OTTAWA — CBC programming is decidedly anti-American, according to U.S. diplomatic cables released by WikiLeaks.
A cable from the U.S. Embassy in Ottawa to officials in Washington says CBC, "the state-owned” broadcaster, "has long gone to great pains to highlight the distinction between Americans and Canadians.”
The diplomatic note goes on to say "the level of anti-American melodrama” reached new heights with the launch of the show The Border.
The Border, which launched in January 2008, was billed as a show about the fight against criminals and terrorists at the Canada-U.S. border.
But American officials viewed the show differently. They called the show Canada’s answer to 24 without "that Sutherland guy” and felt the CBC was pushing a storyline that the real fight was with shadowy Americans working with the CIA.
"Many of the immigration team’s battles end up being with U.S. government officials, often in tandem with the CIA-colluding Canadian Security and Intelligence Service (CSIS),” the cable reads.
The cable lays out several plot lines that portray Americans as arrogant, overbearing and generally not concerned with respecting Canadian sovereignty.
In one episode, an American official calls in a U.S. air strike to take out terrorists whose plane had crashed in Quebec, but the plane is actually an American "black-ops” plane taking Guantanamo Bay prisoners to Syria for torture.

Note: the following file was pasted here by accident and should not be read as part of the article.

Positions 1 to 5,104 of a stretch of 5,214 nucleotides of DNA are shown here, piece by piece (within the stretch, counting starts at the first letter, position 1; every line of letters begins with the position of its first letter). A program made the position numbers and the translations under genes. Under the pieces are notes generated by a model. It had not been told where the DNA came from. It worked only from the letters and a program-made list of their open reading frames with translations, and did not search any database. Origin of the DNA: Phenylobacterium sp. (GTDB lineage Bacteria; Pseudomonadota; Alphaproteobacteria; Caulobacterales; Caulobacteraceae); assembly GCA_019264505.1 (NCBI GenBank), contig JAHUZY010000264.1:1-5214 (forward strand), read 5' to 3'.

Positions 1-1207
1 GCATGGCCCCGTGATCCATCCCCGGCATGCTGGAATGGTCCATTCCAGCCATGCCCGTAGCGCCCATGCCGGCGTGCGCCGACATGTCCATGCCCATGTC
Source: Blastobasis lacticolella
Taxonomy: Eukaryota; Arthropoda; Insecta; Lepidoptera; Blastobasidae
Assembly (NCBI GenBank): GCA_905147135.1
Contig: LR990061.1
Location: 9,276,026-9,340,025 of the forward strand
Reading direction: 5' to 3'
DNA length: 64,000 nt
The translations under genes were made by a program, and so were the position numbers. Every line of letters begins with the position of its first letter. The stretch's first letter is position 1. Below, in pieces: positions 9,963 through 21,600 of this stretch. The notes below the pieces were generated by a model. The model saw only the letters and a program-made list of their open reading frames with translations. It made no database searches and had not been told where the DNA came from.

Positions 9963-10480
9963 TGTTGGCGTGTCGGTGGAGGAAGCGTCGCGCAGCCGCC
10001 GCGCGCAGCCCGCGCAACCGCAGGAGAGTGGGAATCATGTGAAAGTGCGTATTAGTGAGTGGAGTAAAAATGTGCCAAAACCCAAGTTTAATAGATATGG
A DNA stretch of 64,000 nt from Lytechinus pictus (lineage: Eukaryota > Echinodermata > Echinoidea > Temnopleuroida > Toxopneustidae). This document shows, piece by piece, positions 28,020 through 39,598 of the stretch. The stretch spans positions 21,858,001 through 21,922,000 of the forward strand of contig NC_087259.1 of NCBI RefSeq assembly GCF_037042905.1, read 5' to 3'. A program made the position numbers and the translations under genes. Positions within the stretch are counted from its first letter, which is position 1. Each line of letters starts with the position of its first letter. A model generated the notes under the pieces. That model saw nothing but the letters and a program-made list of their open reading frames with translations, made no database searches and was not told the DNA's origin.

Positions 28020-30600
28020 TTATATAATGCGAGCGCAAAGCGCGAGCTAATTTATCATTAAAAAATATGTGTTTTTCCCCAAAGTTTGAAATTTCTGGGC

“The degree of comfort with which Canadian broadcast entities, including those financed by Canadian tax dollars, twist current events to feed longstanding negative images of the U.S. — and the extent to which the Canadian public seems willing to indulge in the feast — is noteworthy as an indication of the kind of insidious negative popular stereotyping we are increasingly up against in Canada,” the cable said.
CBC cancelled The Border earlier this year.
The cable cites several other CBC shows as examples of anti-Americanism, including Little Mosque on the Prairie and a miniseries called H20.
Other cables released involving Canada dealt with U.S. President Barack Obama's visit to Ottawa in February 2009.
The embassy in Ottawa told Washington that having Obama visit Canada so early in his presidency would “do much to diminish — temporarily, at least — Canada’s habitual inferiority complex vis-à-vis the U.S. and its chronic but accurate complaint that the U.S. pays far less attention to Canada than Canada does to us.”
Another cable sent during Canada’s 2008 federal election called the U.S. “the proverbial 900-pound gorilla in the midst of the Canadian federal election.”